How ought Christians to relate to societal norms?
I’m surprised at all the relativism being invoked in this comment section.
Aren’t there any norms of behavior and decorum that we should endorse in a civil society? Such norms are content-less without concrete applications. Some forms of behavior and dress must be ruled out if we are going to have any kind of a developed culture.
That involves making judgments – not of persons and their worth – but judgments about the acceptability of action. That is what cultures do. They rule things in, and they rule things out.
Cultures can be worse or better, depending on what they rule in and what they rule out. So how do we figure out the good from the bad? Here is a good strategy. Find a culture inspired by a coherent, positive view of the human person. Where do you find that? The saints, the doctors of the Church, JP II, Saint Theresa, etc. What would they say about our MTV, New York fashion-world-inspired clothes?
So many people commenting here are naive enough to think that the prevailing styles – like tights in place of pants – have nothing to with our culture’s view of the human person. Why would you think that? That’s totally naive.
The people that are setting our trends have reasons for promoting the styles that they do. They are promoting a specific culture. And their culture is certainly not inspired by the great Western tradition we study here at UD. Rather, it is inspired by a rejection of Christianity and the Christian life. Again, let’s not be naive. Have you heard people in the New York fashion world or in Hollywood talk about Christianity? Don’t you realize that Christianity is hated in these circles that are setting the very trends of dress that you are so blithely following?
The fashions that so many are willing to adopt passively, without question, would never have come about in a culture formed by Christianity. We get the tight, matter of fact, unceremoniously bare-all clothes from a group of people that take Sarte, Freud, and Hugh Hefner as their inspiration. You may not realize it, but these are the people you are invoking in your nothing-to-hide, don’t-make-any-definite-judgments-about-real-cultural-norms, diatribe against the article.
While I agree with you that relativism is a social scourge, your argument goes too far. To the maximum extent permissible by the moral law, Christians ought to conform to the prevailing cultural norms of society. Doing so fulfills a direct imperative of the Church when she calls the faithful to be “leaven” in society. Christians should not be the cherry on the sundae, but the yeast in the dough. In other words, Christians are not an external garnish, but an integral ingredient of society. You can take the cherry off the sundae, but you can’t take the yeast out of the dough; it is completely incorporated and indistinguishable from its surroundings. And because it is so incorporated, it transforms the dough and allows it to rise.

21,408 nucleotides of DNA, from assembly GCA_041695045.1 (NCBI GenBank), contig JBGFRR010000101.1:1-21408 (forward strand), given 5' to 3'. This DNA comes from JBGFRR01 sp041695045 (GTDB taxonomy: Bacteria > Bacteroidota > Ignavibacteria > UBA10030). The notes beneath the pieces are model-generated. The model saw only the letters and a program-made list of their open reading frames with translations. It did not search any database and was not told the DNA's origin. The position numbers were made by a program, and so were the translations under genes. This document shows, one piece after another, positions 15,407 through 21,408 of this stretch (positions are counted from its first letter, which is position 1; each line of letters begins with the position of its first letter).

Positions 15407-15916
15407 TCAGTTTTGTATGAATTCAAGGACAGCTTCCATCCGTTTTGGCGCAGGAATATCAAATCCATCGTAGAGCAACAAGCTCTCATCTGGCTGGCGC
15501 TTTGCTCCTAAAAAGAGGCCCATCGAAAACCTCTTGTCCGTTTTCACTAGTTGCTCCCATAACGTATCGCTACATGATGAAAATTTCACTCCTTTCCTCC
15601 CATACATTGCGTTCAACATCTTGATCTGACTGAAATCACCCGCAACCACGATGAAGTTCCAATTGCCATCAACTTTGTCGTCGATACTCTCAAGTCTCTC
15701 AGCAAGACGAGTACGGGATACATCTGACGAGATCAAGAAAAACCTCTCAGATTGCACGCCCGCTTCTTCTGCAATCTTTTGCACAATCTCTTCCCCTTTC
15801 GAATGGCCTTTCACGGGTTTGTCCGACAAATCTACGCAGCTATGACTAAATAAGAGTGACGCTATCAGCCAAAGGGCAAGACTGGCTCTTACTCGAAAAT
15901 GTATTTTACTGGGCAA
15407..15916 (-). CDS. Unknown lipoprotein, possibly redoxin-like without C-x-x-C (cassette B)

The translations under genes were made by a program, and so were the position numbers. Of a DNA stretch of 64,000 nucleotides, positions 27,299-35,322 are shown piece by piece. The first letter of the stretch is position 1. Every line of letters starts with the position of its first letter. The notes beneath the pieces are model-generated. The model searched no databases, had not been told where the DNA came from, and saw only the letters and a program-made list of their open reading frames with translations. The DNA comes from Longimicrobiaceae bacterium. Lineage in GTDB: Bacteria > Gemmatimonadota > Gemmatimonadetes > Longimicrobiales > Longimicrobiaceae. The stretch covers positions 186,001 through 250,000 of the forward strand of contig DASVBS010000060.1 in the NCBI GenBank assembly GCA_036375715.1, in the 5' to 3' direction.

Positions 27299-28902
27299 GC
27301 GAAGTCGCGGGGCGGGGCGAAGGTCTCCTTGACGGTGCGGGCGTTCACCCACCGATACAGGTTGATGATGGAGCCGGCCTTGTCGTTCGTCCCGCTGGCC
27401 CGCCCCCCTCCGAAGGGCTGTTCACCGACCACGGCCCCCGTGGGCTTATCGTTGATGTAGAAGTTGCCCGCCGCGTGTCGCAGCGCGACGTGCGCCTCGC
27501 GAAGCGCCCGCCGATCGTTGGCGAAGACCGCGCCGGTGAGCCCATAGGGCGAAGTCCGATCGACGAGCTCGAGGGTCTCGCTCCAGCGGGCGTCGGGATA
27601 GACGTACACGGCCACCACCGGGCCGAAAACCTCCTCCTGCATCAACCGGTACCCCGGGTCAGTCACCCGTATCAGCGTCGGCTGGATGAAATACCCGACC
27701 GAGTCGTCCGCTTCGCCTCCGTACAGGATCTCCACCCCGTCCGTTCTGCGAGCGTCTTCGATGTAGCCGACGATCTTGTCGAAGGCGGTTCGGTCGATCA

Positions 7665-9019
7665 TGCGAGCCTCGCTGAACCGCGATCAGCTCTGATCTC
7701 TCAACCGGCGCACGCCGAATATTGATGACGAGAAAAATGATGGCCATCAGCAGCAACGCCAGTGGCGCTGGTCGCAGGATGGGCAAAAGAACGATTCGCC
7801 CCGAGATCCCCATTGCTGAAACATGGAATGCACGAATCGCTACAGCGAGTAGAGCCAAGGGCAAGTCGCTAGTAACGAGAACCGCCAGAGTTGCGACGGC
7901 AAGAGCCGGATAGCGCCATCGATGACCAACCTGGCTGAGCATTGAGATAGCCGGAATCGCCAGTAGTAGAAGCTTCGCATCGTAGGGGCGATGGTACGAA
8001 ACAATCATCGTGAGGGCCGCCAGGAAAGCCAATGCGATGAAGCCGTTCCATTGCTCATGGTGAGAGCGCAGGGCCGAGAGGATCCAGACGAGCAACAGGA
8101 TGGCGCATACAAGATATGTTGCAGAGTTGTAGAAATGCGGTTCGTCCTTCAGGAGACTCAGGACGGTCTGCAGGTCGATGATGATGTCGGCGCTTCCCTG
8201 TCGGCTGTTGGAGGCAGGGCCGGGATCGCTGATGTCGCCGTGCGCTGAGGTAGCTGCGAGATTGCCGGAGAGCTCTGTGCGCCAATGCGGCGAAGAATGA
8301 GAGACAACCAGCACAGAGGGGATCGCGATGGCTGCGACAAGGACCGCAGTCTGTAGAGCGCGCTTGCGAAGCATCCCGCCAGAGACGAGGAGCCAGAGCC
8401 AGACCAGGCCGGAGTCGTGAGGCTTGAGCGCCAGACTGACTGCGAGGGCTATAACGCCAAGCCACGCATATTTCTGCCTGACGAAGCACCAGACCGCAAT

With regards to “concrete applications” of cultural norms, this is a matter of prudential judgment. One should not ascribe rigorous dictums to areas where the Church makes room for legitimate discussion and prudential decision-making. For example, the Smith family decides that their daughters cannot wear lip gloss until they reach the 8th grade. The Jones family, on the other hand, decides that their daughters can wear lip gloss starting in the 7th grade. This is not a case of relativism, but of prudential judgment by parents enacting concrete applications of modesty.
To go back to “leaven in society,” turning the New York fashion scene into a bogeyman is not a Christian approach. One can shop at Armani, Gucci, Versace, GAP, H&M, Forever 21, Coach, Old Navy, and Target … and still be a naturally canonizable saint. Obviously one cannot violate the moral law; one cannot be immodest. But unless we have fashion designers who are Christian, the “dough” of New York will never be leavened (e.g. “going out into the deep” per JPII). I know of several virtuous UD alumni, all ladies, who are working in the New York fashion scene (one started a fashion/variety magazine for women). Rather than throw the baby out with the bathwater, these brave UD ladies want to work with their colleagues to preserve the genuine human good of tasteful, beautiful clothing (i.e. apparel that is modest, attractive, and not “frumpy”) while subtly influencing that culture and effecting positive change via their professional reputations (i.e. their colleagues must take them seriously). The same goes for every profession that desperately needs the “leaven” of Christianity. There is historic precedent for this:
“For the Christians are distinguished from other men neither by country, nor language, nor the customs which they observe. For they neither inhabit cities of their own, nor employ a peculiar form of speech, nor lead a life which is marked out by any singularity. The course of conduct which they follow has not been devised by any speculation or deliberation of inquisitive men; nor do they, like some, proclaim themselves the advocates of any merely human doctrines. But, inhabiting Greek as well as barbarian cities, according as the lot of each of them has determined, and following the customs of the natives in respect to clothing, food, and the rest of their ordinary conduct, they display to us their wonderful and confessedly striking method of life.” (Epistle of Mathetes to Diognetus, 2nd century A.D.)
I’ll close by asking readers to re-read the last line of the above passage. So it was then. So it should be now.